The Florida Board of Governors meets regularly at various universities, discussing many topics ranging from innovation research, to mental health.
This week, the meeting was held at Florida A&M University’s Grand Ballroom.
The Academic and Research Committee presentations on Wednesday were part of the meeting with Alan Levine, chair of the committee, governing the meeting’s agenda.
The meeting highlighted a collaboration between FAMU, University of Florida, and University of Southern California from the Florida-California Cancer Research, Education and Engagement Health Equity Center that would address health equity in black and Latino populations.
Kinfe Ken Redda, a professor emeritus and researcher at FAMU’s College of Pharmacy, says that this project will give the students of the program hands-on training that will help them excel in cancer research.
“We want to share with them what we do in the lab,” Redda said. “We want to teach them cells that cause cancer and the molecules that can be used to treat cancer.”
Redda is also one of the four research education core leaders in the center’s CARE2 program.
The center is supported by a five-year, $6 million partnership grant from the National Cancer Institute, which is a division of the National Institutes of Health.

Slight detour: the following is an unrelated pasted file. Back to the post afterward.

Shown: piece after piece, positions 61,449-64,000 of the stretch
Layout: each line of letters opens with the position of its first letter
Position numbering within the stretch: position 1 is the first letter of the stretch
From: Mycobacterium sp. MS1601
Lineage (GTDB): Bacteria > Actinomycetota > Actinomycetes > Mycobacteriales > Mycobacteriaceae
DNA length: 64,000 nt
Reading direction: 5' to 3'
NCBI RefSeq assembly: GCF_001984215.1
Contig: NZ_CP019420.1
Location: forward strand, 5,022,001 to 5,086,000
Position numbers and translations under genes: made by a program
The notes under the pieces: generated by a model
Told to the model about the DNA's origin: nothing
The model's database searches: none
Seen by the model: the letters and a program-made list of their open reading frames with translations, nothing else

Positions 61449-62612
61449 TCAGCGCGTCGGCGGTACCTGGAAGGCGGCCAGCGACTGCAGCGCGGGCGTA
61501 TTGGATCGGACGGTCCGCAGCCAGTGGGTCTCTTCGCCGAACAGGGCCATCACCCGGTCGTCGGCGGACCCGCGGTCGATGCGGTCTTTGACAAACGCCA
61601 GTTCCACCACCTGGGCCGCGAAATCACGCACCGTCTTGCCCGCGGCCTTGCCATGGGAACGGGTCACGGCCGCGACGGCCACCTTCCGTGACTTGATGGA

Levine, who’s also the president and CEO of Mountain States Health Alliance, the largest hospital and health system in Northeast Tennessee and Southwest Virginia, highlighted an important fact involving cancer research.
“When you look at the money in research, Florida has one NCI designated cancer center and California has eight,” Levine said.
The Florida Board of Governors is a 17-member governing board, headquartered in Tallahassee, founded in 2003. It serves as the governing body for the State University System of Florida. This system includes all the public universities in the state of Florida.
FAMU is hoping this cancer research collaboration leads to further partnerships with other institutions in the country.
Renee Reams, research program director at FAMU, says that collaborations between FAMU, UF and USC would increase community engagement and the number of minority researchers.
“It’ll allow us to do innovative translational research in black and Latino communities, especially on cancers that show a higher mortality rate among these two race groups,” Reams said.
In the past six months, the CARE2 plan has managed to open nine research projects on cancer disparities in black and Latinos, with three of those research projects ongoing.
The partnership of the three institutions has also landed seven different recognitions and honors, which includes three awards for their research.